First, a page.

Building Apps with the new Power BI APIs


Last month, Microsoft unveiled the new and improved Power BI, a cloud-based business analytics service for non-technical business users. The new Power BI is available for preview in the US. It has amazing new (HTML5) visuals, data sources, mobile applications, and developer APIs. This post will focus on the new Power BI APIs and how to use them to create and load data into Power BI datasets in the cloud. Microsoft is also working with strategic partners to add native data connectors to the Power BI service. If you have a great connector idea, you can submit it HERE. However, ANYONE can build applications that leverage the new APIs to send data into Power BI, so let’s get started!

[View:https://www.youtube.com/watch?v=5DCW834Vt6I]

Yammer Analytics Revisited

I’ve done a ton of research and development on using Power BI with Yammer data. In fact, last year I built a custom cloud service that exported Yammer data and loaded it into workbooks (with pre-built models). The process was wildly popular, but required several manual steps that were prone to user error. As such, I decided to use the Yammer use case for my Power BI API sample. Regardless if you are interested in Yammer data, you will find generic functions for interacting with Power BI.

Why are Power BI APIs significant?

Regardless of how easy Microsoft makes data modeling, end-users (the audience for Power BI) don’t care about modeling and would rather just answer questions with the data. Power BI APIs can automate modeling/loading and give end-users immediate access to answers. Secondly, some data sources might be proprietary, highly normalized, or overly complex to model. Again, Power BI APIs can solve this through automation. Finally, some data sources might have unique constrains that make it hard to query using normal connectors. For example, Yammer has REST end-points to query data. However, these end-points have unique rate limits that cause exceptions with normal OData connectors. Throttling is just one example of a unique constraint that can be addressed by owning the data export/query process in a 3rd party application that uses the Power BI APIs.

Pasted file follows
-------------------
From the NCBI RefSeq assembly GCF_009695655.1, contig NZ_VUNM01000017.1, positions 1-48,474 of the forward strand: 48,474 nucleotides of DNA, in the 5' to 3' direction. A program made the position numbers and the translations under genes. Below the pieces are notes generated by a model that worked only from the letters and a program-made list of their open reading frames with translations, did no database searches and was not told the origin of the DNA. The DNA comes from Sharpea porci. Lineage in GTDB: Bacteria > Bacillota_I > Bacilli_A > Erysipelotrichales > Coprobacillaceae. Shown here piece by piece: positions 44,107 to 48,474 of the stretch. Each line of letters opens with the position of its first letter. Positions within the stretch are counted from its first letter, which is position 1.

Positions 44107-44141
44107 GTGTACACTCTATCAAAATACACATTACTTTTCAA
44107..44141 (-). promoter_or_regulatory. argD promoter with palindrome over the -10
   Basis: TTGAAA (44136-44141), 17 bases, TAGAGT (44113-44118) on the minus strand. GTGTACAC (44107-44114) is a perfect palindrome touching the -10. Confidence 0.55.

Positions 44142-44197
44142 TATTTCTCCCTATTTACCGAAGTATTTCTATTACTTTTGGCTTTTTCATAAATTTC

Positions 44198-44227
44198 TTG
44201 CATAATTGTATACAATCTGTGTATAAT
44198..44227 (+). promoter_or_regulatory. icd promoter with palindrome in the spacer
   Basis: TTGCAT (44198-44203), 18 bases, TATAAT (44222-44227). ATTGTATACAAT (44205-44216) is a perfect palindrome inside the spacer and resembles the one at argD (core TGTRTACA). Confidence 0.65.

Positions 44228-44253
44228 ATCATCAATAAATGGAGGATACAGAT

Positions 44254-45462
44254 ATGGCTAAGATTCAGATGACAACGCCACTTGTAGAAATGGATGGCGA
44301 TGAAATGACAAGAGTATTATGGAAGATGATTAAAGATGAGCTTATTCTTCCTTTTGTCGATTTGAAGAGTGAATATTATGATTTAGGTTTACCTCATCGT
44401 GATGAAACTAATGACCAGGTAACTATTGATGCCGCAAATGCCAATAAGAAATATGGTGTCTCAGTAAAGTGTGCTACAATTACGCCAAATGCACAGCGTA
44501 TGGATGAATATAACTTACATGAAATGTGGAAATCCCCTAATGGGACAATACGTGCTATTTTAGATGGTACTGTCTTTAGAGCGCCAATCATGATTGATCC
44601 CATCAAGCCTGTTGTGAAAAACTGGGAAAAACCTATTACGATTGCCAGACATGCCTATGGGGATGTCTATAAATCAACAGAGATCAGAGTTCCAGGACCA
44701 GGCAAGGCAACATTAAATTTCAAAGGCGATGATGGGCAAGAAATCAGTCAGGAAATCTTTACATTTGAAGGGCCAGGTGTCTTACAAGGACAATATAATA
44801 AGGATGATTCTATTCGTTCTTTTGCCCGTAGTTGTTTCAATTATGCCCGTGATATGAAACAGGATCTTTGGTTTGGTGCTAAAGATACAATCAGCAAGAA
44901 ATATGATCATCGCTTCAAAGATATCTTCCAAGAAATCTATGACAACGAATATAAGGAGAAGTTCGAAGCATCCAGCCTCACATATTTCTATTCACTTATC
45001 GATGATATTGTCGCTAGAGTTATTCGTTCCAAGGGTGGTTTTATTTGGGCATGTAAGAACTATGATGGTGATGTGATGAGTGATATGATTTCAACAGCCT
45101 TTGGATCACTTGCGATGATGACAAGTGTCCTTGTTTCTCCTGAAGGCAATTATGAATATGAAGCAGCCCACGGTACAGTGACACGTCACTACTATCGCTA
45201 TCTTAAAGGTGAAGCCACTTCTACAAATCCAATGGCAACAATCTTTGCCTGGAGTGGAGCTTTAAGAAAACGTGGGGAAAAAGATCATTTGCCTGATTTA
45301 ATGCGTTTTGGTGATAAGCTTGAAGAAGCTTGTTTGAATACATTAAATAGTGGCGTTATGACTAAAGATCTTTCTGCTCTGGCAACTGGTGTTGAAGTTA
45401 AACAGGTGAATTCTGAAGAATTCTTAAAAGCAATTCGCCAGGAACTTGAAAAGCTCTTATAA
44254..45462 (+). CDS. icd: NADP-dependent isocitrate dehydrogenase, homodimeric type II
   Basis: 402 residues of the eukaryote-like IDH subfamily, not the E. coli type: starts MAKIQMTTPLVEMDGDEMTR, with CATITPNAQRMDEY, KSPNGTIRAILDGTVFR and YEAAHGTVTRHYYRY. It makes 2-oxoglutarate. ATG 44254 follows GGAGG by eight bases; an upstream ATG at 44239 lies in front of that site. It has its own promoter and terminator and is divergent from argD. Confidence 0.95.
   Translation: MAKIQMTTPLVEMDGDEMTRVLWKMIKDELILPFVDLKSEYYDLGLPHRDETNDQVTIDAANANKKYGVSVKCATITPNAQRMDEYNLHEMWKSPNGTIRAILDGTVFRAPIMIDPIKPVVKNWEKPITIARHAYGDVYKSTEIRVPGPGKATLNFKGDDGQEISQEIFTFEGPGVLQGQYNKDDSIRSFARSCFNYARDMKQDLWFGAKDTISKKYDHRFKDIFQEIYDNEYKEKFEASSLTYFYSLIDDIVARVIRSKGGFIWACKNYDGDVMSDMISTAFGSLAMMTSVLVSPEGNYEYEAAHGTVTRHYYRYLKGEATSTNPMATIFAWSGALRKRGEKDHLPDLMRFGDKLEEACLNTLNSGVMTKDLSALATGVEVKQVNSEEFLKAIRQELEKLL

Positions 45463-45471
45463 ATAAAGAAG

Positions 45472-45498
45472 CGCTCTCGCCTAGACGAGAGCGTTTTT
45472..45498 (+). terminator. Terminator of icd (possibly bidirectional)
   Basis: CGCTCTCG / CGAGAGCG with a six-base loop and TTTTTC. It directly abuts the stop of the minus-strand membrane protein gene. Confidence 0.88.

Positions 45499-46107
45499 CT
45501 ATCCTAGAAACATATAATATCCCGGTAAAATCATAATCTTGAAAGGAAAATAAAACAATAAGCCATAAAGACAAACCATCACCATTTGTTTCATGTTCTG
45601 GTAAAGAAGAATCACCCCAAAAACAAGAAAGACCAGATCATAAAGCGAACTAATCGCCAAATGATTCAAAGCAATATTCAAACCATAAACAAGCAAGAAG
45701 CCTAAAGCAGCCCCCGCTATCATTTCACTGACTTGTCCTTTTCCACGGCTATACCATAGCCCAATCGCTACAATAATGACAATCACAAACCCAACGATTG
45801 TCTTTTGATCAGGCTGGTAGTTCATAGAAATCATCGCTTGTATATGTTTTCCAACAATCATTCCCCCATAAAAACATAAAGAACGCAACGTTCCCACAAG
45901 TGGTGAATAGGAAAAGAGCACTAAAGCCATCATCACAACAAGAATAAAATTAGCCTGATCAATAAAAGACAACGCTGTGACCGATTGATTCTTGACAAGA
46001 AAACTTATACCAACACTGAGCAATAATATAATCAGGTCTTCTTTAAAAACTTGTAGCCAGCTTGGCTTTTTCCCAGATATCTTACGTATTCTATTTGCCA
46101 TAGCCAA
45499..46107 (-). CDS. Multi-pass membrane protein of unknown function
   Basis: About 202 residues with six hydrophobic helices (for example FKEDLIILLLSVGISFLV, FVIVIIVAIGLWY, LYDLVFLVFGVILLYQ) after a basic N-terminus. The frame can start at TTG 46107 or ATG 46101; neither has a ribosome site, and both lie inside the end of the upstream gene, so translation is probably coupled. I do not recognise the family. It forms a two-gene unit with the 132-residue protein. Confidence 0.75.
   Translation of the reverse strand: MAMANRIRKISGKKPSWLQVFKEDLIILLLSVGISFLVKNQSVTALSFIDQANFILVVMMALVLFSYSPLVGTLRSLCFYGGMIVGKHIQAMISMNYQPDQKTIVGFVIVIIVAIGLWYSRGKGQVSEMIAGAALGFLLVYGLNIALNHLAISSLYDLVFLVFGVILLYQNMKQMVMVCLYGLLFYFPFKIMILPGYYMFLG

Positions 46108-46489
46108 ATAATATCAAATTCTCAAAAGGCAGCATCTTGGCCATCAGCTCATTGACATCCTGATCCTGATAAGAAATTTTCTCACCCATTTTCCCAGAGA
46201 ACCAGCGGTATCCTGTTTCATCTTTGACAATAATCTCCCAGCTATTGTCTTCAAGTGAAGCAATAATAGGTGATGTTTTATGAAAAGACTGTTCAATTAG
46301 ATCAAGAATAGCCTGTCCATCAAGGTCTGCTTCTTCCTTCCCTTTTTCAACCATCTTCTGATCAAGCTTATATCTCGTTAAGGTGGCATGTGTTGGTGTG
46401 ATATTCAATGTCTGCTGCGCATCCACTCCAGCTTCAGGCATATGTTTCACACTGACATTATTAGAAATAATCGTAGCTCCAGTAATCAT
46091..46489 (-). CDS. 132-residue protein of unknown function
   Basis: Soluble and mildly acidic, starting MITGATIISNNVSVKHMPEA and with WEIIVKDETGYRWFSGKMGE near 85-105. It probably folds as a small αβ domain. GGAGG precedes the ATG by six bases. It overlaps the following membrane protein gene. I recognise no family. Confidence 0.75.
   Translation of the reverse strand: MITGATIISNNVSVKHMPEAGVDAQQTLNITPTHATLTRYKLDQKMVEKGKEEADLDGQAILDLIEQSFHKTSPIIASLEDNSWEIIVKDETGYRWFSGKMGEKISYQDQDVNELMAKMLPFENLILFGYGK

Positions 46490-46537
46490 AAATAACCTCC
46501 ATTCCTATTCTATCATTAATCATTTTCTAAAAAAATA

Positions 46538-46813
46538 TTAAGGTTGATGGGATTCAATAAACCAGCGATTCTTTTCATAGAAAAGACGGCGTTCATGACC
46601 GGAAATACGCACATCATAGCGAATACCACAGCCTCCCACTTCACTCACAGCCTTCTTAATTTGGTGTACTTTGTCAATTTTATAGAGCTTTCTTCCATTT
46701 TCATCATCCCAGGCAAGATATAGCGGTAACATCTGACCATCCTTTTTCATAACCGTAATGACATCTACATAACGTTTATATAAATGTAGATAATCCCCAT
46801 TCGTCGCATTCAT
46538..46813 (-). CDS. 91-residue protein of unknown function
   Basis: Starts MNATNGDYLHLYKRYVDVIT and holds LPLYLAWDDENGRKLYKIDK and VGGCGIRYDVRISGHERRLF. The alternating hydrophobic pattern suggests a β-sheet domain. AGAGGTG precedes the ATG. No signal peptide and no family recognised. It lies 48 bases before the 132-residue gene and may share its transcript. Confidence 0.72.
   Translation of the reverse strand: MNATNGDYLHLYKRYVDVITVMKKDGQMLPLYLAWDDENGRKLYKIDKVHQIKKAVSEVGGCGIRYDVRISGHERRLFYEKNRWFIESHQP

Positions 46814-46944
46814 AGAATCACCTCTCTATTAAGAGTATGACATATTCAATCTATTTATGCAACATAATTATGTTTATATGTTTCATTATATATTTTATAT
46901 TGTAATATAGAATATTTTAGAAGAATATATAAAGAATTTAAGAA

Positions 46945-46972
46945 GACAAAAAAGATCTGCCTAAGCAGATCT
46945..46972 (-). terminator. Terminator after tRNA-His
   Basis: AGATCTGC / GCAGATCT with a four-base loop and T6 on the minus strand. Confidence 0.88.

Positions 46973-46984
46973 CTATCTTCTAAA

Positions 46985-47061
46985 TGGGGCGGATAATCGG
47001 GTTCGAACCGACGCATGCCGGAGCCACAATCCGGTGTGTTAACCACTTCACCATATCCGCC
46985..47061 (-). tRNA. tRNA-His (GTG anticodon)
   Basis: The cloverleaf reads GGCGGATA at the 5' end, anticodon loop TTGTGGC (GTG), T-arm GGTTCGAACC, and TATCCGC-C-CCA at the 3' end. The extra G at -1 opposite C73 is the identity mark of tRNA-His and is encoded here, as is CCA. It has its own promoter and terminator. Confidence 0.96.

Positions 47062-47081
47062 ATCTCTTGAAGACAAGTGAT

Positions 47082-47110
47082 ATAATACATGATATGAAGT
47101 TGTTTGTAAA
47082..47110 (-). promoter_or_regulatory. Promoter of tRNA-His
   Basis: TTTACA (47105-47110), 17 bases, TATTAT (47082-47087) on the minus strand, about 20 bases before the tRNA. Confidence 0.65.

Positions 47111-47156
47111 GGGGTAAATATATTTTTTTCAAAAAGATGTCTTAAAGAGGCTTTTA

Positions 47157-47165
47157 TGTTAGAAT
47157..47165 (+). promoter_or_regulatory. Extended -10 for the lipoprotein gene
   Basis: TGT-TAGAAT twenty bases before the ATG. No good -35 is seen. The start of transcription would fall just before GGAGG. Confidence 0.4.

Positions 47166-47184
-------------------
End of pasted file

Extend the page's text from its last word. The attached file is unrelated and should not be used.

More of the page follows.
Common Consent Vision

My exploration of the Power BI APIs really emphasized Microsoft’s commitments to Azure AD and "Common Consent" applications. Common Consent refers to the ability of an application leveraging Azure AD to authenticate ONCE and get access to multiple Microsoft services such as SharePoint Online, Exchange Online, CRM Online, and (now) Power BI. All a developer needs to do is request appropriate permissions and (silently) get service-specific access tokens to communicate with the different services. Azure AD will light up with more services in the future, but I’m really excited to see how far Microsoft has come in one year and the types of applications they are enabling.

Power BI API Permissions

Power BI APIs use Azure Active Directory and OAuth 2.0 to authenticate users and authorize 3rd party applications. An application leveraging the Power BI APIs must first be registered as an Azure AD Application with permissions to Power BI. Currently, Azure AD supports three delegated permissions to Power BI from 3rd party applications. These include "View content properties", "Create content", "Add data to a user’s dataset". "Delegated Permissions" means that the API calls are made on behalf of an authenticated user…not an elevated account as would be the case with "Application Permissions" ("Application Permissions" could be added in the future). The permissions for an Azure AD App can be configured in the Azure Management Portal as seen below.

Access Tokens and API Calls

With an Azure AD App configured with Power BI permissions, the application can request resource-specific access tokens to Power BI (using the resource ID "https://analysis.windows.net/powerbi/api"). The method below shows an asynchronous call to get a Power BI access token in a web project.

getAccessToken for Power BI APIs

/// <summary>
/// Gets a resource specific access token for Power BI ("https://analysis.windows.net/powerbi/api")
/// </summary>
/// <returns>Access Token string</returns>
private static async Task<string> getAccessToken()